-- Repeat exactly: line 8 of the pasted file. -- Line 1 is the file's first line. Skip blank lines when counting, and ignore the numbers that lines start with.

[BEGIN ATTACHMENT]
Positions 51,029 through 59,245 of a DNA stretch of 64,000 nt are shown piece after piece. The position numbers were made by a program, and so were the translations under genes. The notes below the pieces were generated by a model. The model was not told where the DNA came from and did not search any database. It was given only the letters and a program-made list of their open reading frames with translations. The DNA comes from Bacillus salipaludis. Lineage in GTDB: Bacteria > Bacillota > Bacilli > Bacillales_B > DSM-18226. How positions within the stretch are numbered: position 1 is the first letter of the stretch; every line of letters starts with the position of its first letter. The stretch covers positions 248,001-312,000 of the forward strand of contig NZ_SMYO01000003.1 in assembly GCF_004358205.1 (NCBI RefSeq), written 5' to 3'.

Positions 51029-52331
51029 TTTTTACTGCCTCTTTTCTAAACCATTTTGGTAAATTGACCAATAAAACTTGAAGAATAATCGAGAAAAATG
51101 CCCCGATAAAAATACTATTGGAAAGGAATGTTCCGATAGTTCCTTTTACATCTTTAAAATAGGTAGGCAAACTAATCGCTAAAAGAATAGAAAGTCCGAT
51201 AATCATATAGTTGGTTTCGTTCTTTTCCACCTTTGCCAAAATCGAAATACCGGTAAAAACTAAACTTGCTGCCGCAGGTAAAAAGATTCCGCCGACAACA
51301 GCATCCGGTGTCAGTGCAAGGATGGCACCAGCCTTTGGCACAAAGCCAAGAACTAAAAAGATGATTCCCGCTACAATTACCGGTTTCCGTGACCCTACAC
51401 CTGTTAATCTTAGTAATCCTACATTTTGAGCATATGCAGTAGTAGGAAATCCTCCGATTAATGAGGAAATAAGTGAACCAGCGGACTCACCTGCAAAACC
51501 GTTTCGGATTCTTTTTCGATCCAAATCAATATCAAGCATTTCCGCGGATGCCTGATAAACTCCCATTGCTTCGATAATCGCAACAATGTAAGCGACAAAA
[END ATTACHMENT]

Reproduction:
51501 GTTTCGGATTCTTTTTCGATCCAAATCAATATCAAGCATTTCCGCGGATGCCTGATAAACTCCCATTGCTTCGATAATCGCAACAATGTAAGCGACAAAA